Remembering the charismatic, creative, and kind Robert G. Dietrich

Robert Dietrich

Robert “Bob” Dietrich is remembered by friends and colleagues as a charismatic, creative, and kind person whose effervescent energy charged up any room he was in. Dietrich, senior associate vice president of university advancement at Northeastern, died unexpectedly earlier this year. He was 63.

“Above all else, Bob loved people—connecting with alumni, spending time with students and their families, participating in events that were important to his colleagues—he cherished the relationships that come with this business,” Diane N. MacGillivray, senior vice president for university advancement, wrote in a message to the members of the university community. 

“An elegant and erudite representative for Northeastern, his passion and persistence, relentless optimism, and a stubborn inability to hear ‘no’ made him a stellar fundraiser. The depth of his care for everyone with whom he interacted made him an irreplaceably good person. His loss is professional. It is also profoundly personal,” she wrote.   

Dietrich is survived by his sons, Jeff and Mark, his parents Otto and Betty (Woolley) Dietrich, and his brother, Rich. 

Dietrich joined Northeastern in 2008, and immediately made an impact, colleagues say. Over the course of 14 years, he raised “tens of millions of dollars” for the university and its global footprint. Dietrich launched global fundraising projects at Northeastern that continue to this day, helping create a path for students from all over the world to thrive at the university.

“Bob was the consummate professional, and he was a terrific representative of the university in every way,” says Luanne Kirwin, vice president of development at Northeastern, who worked with Dietrich for more than a decade.

To celebrate his life, the university is hosting a memorial service on Friday, April 22, at 3:30 p.m. ET on the 17th floor of East Village. Those who would like to attend in person can register online, and a live stream will be available for those who would like to attend virtually.

Additionally, Northeastern’s Giving Office created the Robert G. Dietrich Global Experience Fund in his name. The fund will support students seeking access to education through global experiences.

“Bob not only helped to shape the division but was also responsible for countless gifts to support the university’s faculty and students,” MacGillivray wrote. “The impact of his 14 years of work here can be felt in the Torch Scholarship, the Global Family Business program, and the Social Impact Lab. In Athletics and Dialogues of Civilization. In research labs and in classrooms. In Boston and throughout the Northeastern network.”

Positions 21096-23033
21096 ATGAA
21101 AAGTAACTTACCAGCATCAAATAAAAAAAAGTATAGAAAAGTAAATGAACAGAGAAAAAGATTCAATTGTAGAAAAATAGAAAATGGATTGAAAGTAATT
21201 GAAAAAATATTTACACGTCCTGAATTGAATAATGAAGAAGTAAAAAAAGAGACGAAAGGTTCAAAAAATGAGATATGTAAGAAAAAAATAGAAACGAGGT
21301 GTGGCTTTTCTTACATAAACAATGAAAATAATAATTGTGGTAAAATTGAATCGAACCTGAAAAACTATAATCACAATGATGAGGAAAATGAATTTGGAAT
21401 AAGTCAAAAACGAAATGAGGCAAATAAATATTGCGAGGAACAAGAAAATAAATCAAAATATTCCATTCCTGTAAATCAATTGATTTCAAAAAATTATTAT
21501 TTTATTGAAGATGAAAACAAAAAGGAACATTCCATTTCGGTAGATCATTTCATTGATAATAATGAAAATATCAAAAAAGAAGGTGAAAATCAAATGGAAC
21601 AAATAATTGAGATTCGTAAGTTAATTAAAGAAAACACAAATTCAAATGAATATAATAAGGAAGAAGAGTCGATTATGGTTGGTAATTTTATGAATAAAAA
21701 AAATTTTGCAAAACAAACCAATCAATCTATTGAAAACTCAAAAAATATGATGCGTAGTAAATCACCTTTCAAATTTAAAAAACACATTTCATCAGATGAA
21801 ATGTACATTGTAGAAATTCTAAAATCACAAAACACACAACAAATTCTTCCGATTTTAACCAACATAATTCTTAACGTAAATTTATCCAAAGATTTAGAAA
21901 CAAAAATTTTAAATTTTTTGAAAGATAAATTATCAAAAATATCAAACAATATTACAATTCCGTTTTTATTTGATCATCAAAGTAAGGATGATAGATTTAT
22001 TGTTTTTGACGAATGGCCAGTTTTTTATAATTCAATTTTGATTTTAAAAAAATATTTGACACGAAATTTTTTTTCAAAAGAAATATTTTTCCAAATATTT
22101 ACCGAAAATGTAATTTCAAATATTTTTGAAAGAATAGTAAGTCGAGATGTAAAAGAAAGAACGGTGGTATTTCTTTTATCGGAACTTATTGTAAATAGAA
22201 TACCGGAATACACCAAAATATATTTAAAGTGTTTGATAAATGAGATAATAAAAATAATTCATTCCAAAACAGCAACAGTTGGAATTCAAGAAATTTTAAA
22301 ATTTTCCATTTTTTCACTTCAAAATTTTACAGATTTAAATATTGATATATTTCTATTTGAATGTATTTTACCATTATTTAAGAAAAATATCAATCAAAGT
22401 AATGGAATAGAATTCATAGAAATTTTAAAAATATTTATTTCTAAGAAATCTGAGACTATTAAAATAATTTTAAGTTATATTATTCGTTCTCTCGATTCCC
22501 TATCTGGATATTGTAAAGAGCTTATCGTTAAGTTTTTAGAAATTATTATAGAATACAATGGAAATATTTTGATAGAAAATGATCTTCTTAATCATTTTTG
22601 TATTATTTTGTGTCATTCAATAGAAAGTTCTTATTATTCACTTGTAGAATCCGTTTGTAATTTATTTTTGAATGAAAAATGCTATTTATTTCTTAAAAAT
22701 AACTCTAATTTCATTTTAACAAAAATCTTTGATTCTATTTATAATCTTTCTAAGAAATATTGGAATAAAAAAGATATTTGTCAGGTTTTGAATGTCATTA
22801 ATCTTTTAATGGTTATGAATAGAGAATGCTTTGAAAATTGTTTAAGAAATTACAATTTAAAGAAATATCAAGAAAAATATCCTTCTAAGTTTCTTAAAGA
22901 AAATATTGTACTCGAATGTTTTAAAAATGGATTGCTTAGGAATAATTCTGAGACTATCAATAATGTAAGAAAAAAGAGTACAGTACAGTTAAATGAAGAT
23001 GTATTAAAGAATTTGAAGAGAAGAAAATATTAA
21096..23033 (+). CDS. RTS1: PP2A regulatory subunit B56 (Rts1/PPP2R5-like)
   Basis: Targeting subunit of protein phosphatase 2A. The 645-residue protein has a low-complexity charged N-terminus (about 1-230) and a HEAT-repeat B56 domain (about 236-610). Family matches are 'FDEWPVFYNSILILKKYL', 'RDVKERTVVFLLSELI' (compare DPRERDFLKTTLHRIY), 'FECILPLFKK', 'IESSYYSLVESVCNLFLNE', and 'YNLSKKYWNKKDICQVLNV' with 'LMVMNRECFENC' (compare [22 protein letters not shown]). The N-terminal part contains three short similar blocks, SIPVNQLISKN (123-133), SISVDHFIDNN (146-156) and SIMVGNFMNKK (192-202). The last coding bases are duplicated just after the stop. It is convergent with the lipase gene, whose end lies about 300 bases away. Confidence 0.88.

During his time at Northeastern, Dietrich traveled widely to cities including: Hong Kong; Singapore; Jakarta, Indonesia; Riyadh, Saudi Arabia; Dubai, United Arab Emirates; Geneva, Switzerland; London; Istanbul, Turkey; and more.

People have posted memories of Dietrich from all over the world on a virtual map, with pins that highlight the depth—and breadth—of his reach.

“Bob was such a visionary to create this transformational global experience for our students,” wrote one person from Jeddah, Saudi Arabia.

“Full of life and in awe of it!” wrote another, with a video featuring Dietrich in Paris. “This video is a treasure and a reminder to take the time to soak it all in.”

“On and off the stage, Bob worked to advance intergenerational leadership,” wrote someone from Dubai. “This man never stopped! Every time zone had his attention.”

Dietrich’s tireless work ethic and attention to detail meant that no task was too big or too small. Tamara Baringer, principal gifts officer at the university, recalls an instance when she and Dietrich had to scramble to ensure an international family, traveling to Commencement at TD Garden in limousines, would have space to park in the crowded lot and densely trafficked city streets.

“We got it done, but it required some quick-thinking and problem-solving to create a wonderful experience for our guests,” Baringer says, adding that Dietrich had an uncanny ability to make even high-pressure situations fun. “We had a wonderful friendship. He was just a good, good guy all around.”

Mark Krentzman, a 1977 graduate of the D’Amore-McKim School of Business (which was called the Northeastern College of Business Administration at the time), got to know Dietrich about a decade ago through philanthropic ventures.

“He was just a warm, thoughtful, kind, fundraiser,” Krentzman says, adding that the qualities can be hard to find in other fundraising spaces. “He had unusually good emotional intelligence, and I really can’t express my sorrow that he’s not around.”

Indeed, to be a fundraiser at a university, one must be tenacious and intuitive, Baringer says, two qualities Dietrich possessed in spades. At Northeastern, some advancement officers specialize in one college, building out relationships with donors and alumni tailored to the needs of the business school or the law school, for example. Others, like Baringer, work to advance the mission of the university as a whole, and therefore need to understand everything that’s happening in all the colleges, all the time. Dietrich was a centralized advancement officer, too.

“Our job is to provide resources for the university so that we can be the best Northeastern we can be,” she says. “And when you’re assigned to central like Bob and I were, you have to know the whole university. I can tell you: There was no corner of this university he didn’t know.”

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